How to Fill Out the COVID-19 Eviction Answer Form
You can also use an automated Answer form from Lone Star Legal Aid. It will ask you questions and fill out the form for you. If you choose this option, follow the directions that come with Lone Star Legal Aid's form.
Fill out the Cause No., Plaintiff, Defendant, Precinct No., and County blanks at the top exactly as they appear in the citation you received.
Check the applicable boxes, if any.
Center for Disease Control Eviction Moratorium: CDC Halt on Evictions – The CDC issued an order to halt evictions for nonpayment of rent through the end of 2020. You must give your landlord a signed document that says you meet the CDC’s requirements in order get the protections. See TexasLawHelp’s CDC Eviction Moratorium article for forms and information.
Check this box if you truthfully signed the CDC Declaration and gave it to your landlord. You may give your landlord the declaration at any time, even after your landlord has filed for eviction.
CARES Act: The CARES Act says that landlords of certain properties cannot give tenants a Notice to Vacate for unpaid rent until July 25, 2020. After July 25, landlords of covered properties must give a 30-Day Notice to vacate before filing for eviction.
- The landlord gave you a Notice to Vacate or filed an eviction for nonpayment between March 27 and July 25,
- The landlord did not give you a 30-Day Notice to Vacate, or
- The landlord gave you a 30-Day Notice to Vacate but filed for eviction before the 30 days ended.
Covered Properties: Go to the National Low Income Housing Coalition for a list of properties that fall under Section 4024 the CARES Act. There is also a map from BASTA, Texas RioGrande Legal Aid, and Texas Housers here. Note that the list and map are not complete. If you check the list and the map and are still unsure whether you live on a covered property, go to the TexasLawHelp COVID Evictions page.
Twenty-fifth Emergency Order Petition Requirements: The Supreme Court of Texas made an emergency order that requires landlords to include certain things in their Petition for Eviction. Check this box if the Petition was filed after March 27, 2020 and any of the following four things apply:
Local Halt on Evictions: Some cities and counties have halted evictions independently. Be aware of your local rules before checking this box. You can find these rules on your city or county website, or they may be listed on the TexasLawHelp COVID Evictions page. If possible, enter the name of the city or county that made the rule.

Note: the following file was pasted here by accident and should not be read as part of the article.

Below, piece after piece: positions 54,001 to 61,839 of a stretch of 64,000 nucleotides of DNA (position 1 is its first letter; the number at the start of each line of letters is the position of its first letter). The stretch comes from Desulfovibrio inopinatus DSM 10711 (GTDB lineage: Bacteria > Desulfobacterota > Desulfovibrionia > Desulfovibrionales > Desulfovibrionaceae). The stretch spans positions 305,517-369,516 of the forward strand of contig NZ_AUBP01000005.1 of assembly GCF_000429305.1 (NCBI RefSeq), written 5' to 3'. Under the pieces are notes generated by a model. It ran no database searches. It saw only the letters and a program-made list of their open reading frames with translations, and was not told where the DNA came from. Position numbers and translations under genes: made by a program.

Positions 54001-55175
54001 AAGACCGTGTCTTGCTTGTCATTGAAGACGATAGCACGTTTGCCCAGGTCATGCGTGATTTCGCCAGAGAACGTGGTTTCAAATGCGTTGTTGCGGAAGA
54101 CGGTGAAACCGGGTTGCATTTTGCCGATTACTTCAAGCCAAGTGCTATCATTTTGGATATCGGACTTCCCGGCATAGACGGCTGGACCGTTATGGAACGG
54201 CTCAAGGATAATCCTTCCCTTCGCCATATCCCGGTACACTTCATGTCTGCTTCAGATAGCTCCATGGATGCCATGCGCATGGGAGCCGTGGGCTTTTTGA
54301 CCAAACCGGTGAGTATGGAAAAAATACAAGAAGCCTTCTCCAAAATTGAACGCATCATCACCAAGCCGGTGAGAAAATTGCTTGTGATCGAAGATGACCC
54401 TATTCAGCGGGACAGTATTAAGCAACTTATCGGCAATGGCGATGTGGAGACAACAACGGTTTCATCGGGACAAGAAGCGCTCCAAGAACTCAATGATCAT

Texas Notice to Vacate: Texas law requires all landlords to give tenants a Notice to Vacate at least three days before filing for eviction. Check this box if you never got a Notice to Vacate or the filing date on your eviction citation is less than three days after you received a Notice to Vacate.
Note: This is separate from the 30-Day CARES Act Notice to Vacate above.
Notice of CDC Order: Check this box if the citation the court sent you did not contain the following language:
“The Centers for Disease Control issued an order stopping some evictions. You may be able to stop your eviction if you sign the attached Declaration under Penalty of Perjury for the Centers for Disease Control and Prevention’s Temporary Halt in Evictions to Prevent Further Spread of COVID-19 and provide it to your landlord and the court. Before signing the Declaration, read it carefully and make sure all the statements are true. The Declaration is sworn, meaning you can be prosecuted, go to jail, or pay a fine if any of the statements are not true. Find out more about the order at TexasLawHelp.org.”
Blank Copy of CDC Declaration: Check this box if the citation the court sent you did not have a blank copy of the CDC Declaration attached.
Notice of Possible Eviction: Some local governments are temporarily requiring landlords to give you an extra written notice and an opportunity to pay missed rent before giving you a Notice to Vacate for unpaid rent. (The Notice to Vacate is what they are supposed to give you right before they file for eviction.) Be aware of your local rules before checking this box. You can find these rules on your city or county website, or they may be listed on the TexasLawHelp.org COVID Evictions page. If possible, enter the name of the city or county that made the rule.
You may list any further defenses or information that you think the court should know about. If there is not enough room, you can attach the information to the Answer form.
Check this box if you want a jury to decide your case instead of a judge. Be aware that there is a fee for this.
Check this box if you agree to get case information through email.
If your explanations do not fit in the form, feel free to add an attachment. You can also attach other evidence, such as a copy of the lease, evidence that the CARES Act applies, etc. List the title of each attachment.
Example: “CDC Declaration”
Sign and fill out your contact information.
Give a copy of the Answer to the Plaintiff or the Plaintiff’s attorney, if they have one. You can give them a copy by hand, mail, or fax. If you and the Plaintiff Agree, you can email them a copy.
Enter the date on which you sent a copy of the Answer to the Plaintiff. Check the method you used.
Sign the Certificate of Service.
Go to the court hearing. If you absolutely cannot show up to the hearing, file a Motion for Continuance to ask for another date. You must have a very good reason to move the court date. The court does not have to give you a new court date just because you ask. Note that conflict with your work schedule is not usually an acceptable reason.